In 1995, Duff traveled to Haiti, where she established Radyo Timoun ("Children's Radio"), that country's first radio station run entirely by children under the age of seventeen.[29] She reportedly worked closely with Haitian President Jean Bertrand Aristide.[30][31]

In 1998, Duff graduated with a BA in international affairs and labor law from Skidmore College in Saratoga Springs, New York.

International journalism[edit]

By the late 1990s, Duff was a well-established international journalist with postings in Haiti, Israel, Croatia, several African countries, and Vietnam. After the United States invaded Afghanistan, she traveled to the front lines as one of the few non-embedded Western journalists.[32]

In early 2000 she began to cover religious affairs from her posting in Jerusalem, writing widely on the problems and conflicts between Christians, Jews, and Muslims. In 2002, Duff earned an MA in Theology.[33]

In February 2004, Duff, who was then living six months out of every year in Jerusalem, was home in the United States on a brief visit when a group of ex-soldiers overthrew the democratically elected government of Haiti. She quickly traveled to Haiti, arriving in Port-au-Prince when the coup was only days old and reporting on the situation extensively for several national media outlets.[34]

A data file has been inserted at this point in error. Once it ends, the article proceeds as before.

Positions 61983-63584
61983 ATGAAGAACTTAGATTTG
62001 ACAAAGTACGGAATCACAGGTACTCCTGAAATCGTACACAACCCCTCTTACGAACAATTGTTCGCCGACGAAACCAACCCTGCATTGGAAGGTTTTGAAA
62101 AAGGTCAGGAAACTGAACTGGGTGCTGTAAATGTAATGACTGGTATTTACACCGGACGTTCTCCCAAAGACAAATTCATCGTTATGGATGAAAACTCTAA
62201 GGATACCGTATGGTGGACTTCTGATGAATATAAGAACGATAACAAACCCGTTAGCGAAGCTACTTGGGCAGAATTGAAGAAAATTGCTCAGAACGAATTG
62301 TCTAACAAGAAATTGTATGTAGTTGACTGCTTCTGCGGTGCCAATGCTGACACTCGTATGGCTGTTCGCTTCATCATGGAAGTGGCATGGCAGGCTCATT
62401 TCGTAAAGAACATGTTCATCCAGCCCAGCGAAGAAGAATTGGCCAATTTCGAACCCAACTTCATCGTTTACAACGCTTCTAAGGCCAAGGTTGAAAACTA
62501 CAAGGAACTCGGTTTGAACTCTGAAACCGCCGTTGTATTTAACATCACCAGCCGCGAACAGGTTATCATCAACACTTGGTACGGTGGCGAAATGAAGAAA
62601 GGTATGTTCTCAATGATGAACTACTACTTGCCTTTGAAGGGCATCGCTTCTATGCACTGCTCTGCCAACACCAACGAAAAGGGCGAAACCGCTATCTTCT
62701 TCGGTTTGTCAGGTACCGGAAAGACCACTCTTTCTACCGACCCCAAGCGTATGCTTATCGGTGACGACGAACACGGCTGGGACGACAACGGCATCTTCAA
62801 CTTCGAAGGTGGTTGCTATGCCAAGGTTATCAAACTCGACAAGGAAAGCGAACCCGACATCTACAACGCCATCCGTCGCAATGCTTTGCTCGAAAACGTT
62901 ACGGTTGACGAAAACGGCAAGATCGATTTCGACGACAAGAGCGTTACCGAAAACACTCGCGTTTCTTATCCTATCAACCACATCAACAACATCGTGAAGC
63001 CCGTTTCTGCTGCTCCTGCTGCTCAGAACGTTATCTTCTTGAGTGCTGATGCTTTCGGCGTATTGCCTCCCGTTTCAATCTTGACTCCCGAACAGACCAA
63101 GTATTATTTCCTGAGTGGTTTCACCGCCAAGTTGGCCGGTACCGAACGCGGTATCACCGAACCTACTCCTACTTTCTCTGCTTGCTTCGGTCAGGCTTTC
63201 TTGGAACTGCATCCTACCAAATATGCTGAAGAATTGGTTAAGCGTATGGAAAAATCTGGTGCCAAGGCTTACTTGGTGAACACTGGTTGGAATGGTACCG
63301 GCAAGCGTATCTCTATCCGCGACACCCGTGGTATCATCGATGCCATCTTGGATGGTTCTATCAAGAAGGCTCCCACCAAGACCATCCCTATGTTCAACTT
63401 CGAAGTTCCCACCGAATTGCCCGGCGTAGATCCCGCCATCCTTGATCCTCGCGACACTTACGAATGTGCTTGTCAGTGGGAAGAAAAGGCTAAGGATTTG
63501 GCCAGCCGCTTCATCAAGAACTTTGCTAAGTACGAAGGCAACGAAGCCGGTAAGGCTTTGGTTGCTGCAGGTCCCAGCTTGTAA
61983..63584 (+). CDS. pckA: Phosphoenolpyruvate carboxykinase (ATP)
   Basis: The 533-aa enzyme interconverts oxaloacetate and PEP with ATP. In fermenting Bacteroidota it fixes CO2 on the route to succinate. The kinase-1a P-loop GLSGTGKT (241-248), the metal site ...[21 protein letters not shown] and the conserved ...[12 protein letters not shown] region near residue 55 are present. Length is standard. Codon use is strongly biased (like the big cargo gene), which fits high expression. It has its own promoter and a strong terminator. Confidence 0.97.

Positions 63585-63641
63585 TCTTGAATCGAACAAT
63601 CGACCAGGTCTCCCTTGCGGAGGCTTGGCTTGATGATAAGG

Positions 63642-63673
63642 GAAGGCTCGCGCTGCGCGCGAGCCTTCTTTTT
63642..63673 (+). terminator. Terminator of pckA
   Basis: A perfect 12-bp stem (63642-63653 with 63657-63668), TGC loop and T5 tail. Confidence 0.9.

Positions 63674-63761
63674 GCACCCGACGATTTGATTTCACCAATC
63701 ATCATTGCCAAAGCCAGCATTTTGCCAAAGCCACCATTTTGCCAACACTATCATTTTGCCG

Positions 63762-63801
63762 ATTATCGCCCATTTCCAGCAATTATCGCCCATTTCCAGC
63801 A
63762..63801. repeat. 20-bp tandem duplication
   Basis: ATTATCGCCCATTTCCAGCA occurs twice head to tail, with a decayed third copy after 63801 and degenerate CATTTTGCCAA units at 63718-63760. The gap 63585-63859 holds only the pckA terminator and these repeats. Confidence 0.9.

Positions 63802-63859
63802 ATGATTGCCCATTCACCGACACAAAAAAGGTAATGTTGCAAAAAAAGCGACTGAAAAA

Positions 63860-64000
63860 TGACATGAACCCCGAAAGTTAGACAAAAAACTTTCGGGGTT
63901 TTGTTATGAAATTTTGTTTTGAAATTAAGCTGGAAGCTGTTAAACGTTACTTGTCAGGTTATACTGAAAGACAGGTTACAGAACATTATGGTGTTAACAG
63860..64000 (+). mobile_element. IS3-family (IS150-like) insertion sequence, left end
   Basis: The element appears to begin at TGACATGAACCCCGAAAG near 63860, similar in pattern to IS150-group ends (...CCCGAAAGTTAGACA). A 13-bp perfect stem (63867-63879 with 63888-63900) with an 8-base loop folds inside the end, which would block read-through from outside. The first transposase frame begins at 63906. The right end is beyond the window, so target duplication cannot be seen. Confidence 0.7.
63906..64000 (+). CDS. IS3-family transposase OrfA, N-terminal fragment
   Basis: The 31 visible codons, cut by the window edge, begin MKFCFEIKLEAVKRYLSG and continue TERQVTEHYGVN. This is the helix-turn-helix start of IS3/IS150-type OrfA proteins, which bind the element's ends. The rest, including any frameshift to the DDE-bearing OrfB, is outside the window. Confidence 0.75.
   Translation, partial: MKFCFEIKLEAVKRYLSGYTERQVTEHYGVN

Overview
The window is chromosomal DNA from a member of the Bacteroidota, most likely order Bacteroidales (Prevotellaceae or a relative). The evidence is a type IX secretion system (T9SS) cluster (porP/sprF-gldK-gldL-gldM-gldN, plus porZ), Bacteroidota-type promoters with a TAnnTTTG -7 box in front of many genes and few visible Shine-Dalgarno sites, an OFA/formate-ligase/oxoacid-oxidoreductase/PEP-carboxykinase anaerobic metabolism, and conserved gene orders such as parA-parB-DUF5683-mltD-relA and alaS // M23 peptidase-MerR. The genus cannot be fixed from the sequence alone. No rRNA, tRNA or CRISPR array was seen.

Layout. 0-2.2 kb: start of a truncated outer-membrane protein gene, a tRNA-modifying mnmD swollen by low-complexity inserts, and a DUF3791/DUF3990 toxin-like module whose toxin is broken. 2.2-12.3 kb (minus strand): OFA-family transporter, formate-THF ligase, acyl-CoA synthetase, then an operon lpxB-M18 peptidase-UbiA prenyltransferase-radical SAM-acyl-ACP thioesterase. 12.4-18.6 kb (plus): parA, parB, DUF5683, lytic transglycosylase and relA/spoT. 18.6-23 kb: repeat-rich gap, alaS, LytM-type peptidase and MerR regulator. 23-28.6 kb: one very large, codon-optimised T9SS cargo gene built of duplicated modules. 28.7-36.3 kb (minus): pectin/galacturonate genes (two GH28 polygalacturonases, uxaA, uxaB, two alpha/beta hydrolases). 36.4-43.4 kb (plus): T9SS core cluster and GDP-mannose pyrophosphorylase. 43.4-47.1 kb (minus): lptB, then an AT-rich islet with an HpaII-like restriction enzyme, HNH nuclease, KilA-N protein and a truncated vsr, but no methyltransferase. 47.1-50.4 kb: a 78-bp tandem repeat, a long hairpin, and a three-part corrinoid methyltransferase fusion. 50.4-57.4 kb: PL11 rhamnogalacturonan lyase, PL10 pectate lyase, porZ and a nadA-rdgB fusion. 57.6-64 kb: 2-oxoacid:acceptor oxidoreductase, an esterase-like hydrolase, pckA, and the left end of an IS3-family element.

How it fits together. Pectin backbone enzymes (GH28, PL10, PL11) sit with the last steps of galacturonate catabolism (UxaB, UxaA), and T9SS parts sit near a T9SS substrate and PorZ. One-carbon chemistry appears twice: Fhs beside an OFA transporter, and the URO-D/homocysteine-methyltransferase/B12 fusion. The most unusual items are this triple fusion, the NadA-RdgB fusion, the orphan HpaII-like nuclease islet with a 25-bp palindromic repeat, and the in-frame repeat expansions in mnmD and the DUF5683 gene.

During 2004–2006, Duff regularly covered the situation in Haiti for San Francisco Bay View, Pacifica Radio's Flashpoints, and Pacific News Service. Her reporting is a blend of in-depth investigative reports and "as told to" first person commentaries by Haitian nationals. Subjects have included politically motivated mass rape,[35] the United Nations mission in Haiti, killings by American Marines in Port-au-Prince,[36] civilians taking over the neighborhood of Bel Air[37] and murders of street children by police and ex-soldiers.[38]